Film Reviews: Nerve

Nerve is about an online game, called Nerve (apt, I know), where you can either play or watch people play dares. Vee, Emma Roberts, signs up due to boredom and being told she is boring. At first she has a great time completing dares and getting money for it, but things turn sour when she attempts to inform the police about goings on. “Snitches get stitches” as they said in the film, I won’t spoil the end.

This is a really intriguing concept, probably because society is so close to apps like this already, we already showcase our lives online as it is. The game, Nerve, felt like an extreme version of Periscope with the power to destroy entire lives. Ariel Shulman and Henry Joost were the perfect people to direct this film as the concept feels very catfishy as it is.
Emma Roberts and Dave Franco had incredible chemistry which really added to the overall vibe of completing the dares and the emotional rollercoaster presented in the film. Dave Franco was the standout performance as Ian. He showed really good emotion and brought the character to life perfectly, this is my favourite performance of Dave Franco’s. Emma Roberts was also fantastic, as she always is, she also brought her character to life and showed good emotion and the ability to change emotion quickly as appropriate.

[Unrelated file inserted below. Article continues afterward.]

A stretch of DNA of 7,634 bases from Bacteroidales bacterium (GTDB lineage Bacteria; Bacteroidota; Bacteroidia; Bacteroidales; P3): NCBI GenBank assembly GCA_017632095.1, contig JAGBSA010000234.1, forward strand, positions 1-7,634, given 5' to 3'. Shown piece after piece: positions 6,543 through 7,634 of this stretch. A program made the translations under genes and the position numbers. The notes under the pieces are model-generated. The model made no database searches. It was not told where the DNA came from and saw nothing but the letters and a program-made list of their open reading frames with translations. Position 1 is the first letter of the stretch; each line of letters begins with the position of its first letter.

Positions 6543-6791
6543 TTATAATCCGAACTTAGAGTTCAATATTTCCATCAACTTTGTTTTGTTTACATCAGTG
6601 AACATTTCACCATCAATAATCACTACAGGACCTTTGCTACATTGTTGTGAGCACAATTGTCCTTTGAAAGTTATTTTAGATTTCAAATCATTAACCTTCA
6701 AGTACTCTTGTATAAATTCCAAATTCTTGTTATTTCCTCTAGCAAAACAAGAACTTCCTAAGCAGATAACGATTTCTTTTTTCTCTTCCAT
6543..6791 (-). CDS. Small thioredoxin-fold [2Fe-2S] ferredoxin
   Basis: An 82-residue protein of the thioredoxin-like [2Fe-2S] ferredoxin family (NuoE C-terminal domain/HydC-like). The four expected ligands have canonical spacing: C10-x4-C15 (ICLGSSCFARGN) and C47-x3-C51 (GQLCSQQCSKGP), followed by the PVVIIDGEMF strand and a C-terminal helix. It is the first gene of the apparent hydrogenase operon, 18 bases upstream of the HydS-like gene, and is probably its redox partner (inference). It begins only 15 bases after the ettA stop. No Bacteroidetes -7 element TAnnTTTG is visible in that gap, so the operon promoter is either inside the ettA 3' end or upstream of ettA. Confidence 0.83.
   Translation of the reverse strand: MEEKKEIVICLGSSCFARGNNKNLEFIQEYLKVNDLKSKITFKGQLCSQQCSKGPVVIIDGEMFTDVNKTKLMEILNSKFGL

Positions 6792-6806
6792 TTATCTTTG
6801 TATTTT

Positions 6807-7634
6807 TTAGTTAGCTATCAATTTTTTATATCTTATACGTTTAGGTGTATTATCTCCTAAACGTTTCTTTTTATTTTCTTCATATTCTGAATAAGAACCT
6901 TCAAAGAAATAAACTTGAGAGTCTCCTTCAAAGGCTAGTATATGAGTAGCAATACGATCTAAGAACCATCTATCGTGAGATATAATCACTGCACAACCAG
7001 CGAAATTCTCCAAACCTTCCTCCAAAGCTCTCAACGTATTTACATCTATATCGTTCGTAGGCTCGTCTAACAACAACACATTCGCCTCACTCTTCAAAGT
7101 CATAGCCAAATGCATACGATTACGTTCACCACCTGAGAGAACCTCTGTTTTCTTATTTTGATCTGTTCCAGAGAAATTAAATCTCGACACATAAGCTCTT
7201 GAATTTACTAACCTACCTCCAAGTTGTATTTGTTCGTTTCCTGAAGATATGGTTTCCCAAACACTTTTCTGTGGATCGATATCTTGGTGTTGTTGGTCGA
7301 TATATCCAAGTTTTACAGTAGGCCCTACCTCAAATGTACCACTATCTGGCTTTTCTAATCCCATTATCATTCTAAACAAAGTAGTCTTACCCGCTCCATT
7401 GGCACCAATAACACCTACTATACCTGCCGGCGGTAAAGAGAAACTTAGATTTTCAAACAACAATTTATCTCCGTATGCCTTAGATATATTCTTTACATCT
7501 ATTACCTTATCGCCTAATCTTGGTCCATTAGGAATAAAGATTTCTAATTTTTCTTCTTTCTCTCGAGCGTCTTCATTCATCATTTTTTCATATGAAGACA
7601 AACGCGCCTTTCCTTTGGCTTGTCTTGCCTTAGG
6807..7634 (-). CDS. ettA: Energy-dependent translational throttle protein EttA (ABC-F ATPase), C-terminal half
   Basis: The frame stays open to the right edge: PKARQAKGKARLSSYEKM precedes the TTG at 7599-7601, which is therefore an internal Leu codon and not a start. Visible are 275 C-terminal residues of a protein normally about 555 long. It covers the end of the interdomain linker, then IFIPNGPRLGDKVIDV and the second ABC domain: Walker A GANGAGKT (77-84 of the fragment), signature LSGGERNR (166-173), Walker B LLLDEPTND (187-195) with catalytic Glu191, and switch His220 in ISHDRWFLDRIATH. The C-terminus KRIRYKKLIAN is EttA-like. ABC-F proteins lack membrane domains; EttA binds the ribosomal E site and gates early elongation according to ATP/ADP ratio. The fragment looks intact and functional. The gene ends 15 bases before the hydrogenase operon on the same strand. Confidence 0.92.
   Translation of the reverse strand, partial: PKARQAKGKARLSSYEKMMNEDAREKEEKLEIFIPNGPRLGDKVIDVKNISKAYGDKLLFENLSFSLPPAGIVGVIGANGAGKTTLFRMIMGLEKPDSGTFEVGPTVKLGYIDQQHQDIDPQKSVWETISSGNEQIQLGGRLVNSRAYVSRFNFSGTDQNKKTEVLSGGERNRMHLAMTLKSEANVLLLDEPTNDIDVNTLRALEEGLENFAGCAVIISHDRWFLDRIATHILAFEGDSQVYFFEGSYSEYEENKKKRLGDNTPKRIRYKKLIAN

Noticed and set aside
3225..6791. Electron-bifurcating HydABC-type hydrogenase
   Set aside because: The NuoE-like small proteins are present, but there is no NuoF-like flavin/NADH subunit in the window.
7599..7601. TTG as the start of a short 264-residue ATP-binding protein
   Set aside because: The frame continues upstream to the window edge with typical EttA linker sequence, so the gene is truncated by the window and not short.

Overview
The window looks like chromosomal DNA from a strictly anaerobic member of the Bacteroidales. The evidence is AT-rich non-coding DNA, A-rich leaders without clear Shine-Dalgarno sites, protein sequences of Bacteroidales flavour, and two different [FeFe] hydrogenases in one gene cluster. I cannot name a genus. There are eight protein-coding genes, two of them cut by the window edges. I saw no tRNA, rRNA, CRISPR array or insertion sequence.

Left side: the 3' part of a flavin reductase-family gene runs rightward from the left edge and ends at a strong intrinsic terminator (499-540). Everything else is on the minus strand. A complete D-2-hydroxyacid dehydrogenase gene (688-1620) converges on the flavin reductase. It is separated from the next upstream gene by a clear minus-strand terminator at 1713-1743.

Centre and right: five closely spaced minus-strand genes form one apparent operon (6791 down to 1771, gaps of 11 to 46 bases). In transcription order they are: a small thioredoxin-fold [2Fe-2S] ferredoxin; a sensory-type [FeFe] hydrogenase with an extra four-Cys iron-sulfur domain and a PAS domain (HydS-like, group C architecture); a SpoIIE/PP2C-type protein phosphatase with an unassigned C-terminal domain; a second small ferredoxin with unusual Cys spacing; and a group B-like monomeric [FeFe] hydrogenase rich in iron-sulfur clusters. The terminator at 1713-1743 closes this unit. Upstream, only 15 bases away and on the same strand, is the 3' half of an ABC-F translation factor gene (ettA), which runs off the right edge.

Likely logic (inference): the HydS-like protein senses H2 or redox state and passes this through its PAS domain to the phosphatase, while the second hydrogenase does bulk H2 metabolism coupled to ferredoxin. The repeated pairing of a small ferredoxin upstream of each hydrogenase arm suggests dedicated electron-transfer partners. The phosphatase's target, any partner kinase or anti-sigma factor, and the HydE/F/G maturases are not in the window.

As stated above the film felt very catfishy which worked in the context of Nerve, but I feel as if Shulman and Joost could branch out a bit and try something new. Goodness knows they have the talent of telling a story. In saying that there was some really good cinematography in this film, lighting was used very cleverly and neither felt overused or out of place.
Tension in a film of this type is important and boy did they build tension. The best thing about this film is that you genuinely don’t know what’s going to happen. It didn’t feel like an “everything will be a happy ending” type of film which was appealing until there actually was a happy ending. There are some really great messages in the film, but I feel it would have made more of an impact if one of the characters had actually died. There is brief mention about other people dying through the game, but the message would have been made more impactful if a character we’d gotten to know had been killed too. Although Catfish was more of a documentary, the thing we love about it is the message they are conveying gets played out and he ISN’T talking to who he thought.
Due to the reasons above the ending is very disappointing. It was nearly a perfect film until it got to the Finals of the game where the dare was to shoot the other player in the final and everyone was rooting for other people to die. It felt Hunger Gamesey and sick. They so nearly had a perfect film until they made everyone feel guilty for being an “accessory to murder” despite no one actually dying.
This was a very good film with strong messages that weren’t really played out. A very enjoyable watch which is definitely worth a second watch.

Author: Jodie Paterson

I'm Jodie Paterson, a 24 year old Edinburgh based blogger! Born and raised in Aberdeen/Aberdeenshire, I quickly grew a passion for writing, photography and many other creative ventures due to the beautiful Scottish landscapes that surrounded me, and I'm now 5 years in to my blogging journey and still absolutely loving it!

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  • I was very pleasantly surprised by this. I thought I knew what I was getting into by watching all the trailers, but it was a thrill ride to the end. Great soundtrack, full of emotion, Nerve is a plausible story and I’m betting the book is even better…